Apple is reportedly close to creating a noninvasive glucose test for diabetics through a new sensor on its Apple Watch. The technology has been in the works since 2010, when then-Apple CEO and founder Steve Jobs bought out RareLight, a small startup that crafted ideas for noninvasive blood glucose monitoring.
The technology may still be years away, but if it is approved, sources told Bloomberg it will measure diabetics’ glucose levels but could also be used as a preventative measure, with the goal of also being able to alert people who are pre-diabetic. Apple uses a chip technology called silicon photonics combined with absorption spectroscopy, which measures reflected light to assess blood sugar levels.
The Apple Watch has increasingly become more of a tool to monitor health, with features like a heart rate monitor, fitness tracker, body temperature sensors, assessing blood oxygen levels, and women’s health tracking.
Although test data for Apple’s latest endeavor to calculate glucose levels have not been peer-reviewed, sources told Bloomberg it is in the proof-of-concept stage. Sources also told the outlet that the technology is too big at this point, and that it needs to be smaller in order to be used in a wearable device.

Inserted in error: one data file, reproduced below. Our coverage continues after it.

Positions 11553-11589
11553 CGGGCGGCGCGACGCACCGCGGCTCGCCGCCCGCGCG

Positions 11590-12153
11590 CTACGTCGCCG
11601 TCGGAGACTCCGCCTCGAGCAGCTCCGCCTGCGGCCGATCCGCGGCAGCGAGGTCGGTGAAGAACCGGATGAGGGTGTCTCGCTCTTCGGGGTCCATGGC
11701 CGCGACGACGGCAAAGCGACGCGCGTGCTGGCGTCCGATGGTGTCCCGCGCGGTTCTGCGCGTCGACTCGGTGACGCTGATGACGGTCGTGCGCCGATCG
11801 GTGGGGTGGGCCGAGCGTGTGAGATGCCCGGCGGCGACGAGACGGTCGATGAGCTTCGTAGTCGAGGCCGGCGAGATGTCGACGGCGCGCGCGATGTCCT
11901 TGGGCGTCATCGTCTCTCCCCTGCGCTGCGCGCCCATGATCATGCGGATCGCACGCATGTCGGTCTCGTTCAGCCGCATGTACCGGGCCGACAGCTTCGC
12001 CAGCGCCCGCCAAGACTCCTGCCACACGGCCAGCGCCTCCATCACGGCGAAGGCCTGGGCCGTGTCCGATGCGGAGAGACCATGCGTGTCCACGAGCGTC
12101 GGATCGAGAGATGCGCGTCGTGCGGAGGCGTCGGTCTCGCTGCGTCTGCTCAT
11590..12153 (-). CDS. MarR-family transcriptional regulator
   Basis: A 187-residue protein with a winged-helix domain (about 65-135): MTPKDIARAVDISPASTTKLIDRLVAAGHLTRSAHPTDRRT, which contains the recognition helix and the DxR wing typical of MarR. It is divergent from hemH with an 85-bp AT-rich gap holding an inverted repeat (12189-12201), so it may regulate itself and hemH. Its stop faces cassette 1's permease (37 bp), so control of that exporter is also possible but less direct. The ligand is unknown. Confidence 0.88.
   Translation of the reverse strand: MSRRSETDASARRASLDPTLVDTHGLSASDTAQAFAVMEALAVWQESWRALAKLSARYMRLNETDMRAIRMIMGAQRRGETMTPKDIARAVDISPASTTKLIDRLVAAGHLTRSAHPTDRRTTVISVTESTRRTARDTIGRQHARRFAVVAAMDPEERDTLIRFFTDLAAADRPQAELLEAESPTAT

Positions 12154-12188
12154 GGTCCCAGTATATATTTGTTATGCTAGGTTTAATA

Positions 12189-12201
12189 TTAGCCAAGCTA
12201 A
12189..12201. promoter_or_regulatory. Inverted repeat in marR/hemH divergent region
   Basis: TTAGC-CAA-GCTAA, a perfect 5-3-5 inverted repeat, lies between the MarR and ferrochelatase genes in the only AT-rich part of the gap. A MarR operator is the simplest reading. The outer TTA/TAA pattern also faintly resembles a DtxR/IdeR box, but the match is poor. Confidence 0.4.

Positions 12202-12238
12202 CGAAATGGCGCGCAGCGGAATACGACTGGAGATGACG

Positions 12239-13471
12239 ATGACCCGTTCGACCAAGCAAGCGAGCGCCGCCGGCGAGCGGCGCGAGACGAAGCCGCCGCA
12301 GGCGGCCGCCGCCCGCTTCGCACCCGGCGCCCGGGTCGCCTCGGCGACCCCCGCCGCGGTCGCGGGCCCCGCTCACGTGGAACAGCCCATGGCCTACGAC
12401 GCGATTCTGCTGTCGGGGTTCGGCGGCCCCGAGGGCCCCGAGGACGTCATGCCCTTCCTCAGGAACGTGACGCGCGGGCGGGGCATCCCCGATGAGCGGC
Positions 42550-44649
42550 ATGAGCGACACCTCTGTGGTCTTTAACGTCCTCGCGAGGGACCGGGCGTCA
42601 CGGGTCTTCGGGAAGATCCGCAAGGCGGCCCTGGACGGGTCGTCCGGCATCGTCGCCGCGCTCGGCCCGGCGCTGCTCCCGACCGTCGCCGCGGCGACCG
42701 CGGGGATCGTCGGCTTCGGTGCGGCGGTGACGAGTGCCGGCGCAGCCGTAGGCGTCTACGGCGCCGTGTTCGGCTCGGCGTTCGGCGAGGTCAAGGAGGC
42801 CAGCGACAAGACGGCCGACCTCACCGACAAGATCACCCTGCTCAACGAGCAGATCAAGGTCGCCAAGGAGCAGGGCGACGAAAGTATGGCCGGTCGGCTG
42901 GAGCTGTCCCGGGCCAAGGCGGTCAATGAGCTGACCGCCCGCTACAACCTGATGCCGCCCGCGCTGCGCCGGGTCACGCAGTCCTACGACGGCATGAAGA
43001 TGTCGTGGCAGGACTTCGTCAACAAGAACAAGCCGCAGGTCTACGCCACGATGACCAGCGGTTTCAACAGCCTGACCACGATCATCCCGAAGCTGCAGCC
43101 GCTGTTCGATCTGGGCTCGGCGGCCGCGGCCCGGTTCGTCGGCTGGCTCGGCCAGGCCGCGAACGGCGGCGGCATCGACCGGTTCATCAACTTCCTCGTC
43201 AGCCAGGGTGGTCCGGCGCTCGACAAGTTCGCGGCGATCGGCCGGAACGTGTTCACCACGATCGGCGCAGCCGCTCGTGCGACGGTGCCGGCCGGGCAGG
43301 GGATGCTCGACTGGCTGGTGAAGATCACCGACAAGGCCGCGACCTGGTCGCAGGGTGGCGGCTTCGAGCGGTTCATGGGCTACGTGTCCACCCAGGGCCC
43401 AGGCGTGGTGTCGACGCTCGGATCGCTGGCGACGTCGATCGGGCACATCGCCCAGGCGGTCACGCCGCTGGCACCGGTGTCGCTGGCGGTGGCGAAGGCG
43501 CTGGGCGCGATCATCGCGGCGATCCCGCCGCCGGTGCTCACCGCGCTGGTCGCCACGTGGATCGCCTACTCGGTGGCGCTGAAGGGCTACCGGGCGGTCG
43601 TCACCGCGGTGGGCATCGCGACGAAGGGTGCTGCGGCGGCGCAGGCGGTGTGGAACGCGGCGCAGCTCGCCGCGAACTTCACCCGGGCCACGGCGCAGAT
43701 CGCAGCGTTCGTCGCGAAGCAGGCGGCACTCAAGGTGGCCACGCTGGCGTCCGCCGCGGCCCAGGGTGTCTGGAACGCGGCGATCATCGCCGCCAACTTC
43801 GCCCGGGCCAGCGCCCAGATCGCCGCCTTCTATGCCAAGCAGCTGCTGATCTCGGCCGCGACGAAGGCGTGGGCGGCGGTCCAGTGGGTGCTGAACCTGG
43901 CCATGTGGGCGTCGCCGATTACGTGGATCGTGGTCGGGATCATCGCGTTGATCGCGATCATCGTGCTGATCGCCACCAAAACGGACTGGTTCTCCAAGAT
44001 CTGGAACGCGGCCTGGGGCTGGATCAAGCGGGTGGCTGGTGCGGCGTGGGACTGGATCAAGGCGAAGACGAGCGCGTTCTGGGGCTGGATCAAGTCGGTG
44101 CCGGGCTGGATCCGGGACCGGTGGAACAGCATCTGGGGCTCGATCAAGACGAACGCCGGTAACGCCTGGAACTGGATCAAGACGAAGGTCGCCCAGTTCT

Apple did not immediately respond to Gizmodo’s request for comment.
According to the Centers for Disease Control and Prevention, roughly 1 in 10 Americans are diagnosed with diabetes in the United States. Currently, they can manage their condition by pricking their finger to test their glucose levels or by attaching patches produced by Dexcom or Abbott Laboratories to their skin.
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Apple’s goal of producing a noninvasive technology has the potential to offer a more convenient option for some of the more than 37 million people diagnosed with diabetes in the U.S. alone. However, the company’s data would need to be evaluated independently before its glucose technology could be released to the public.
RareLight’s founder, Bob Messerschmidt, told Bloomberg this could not have been a reality if Apple hadn’t purchased RareLight more than a decade ago. The deal ultimately happened, he said, because of “Jobs’s vision of health care combined with technology.”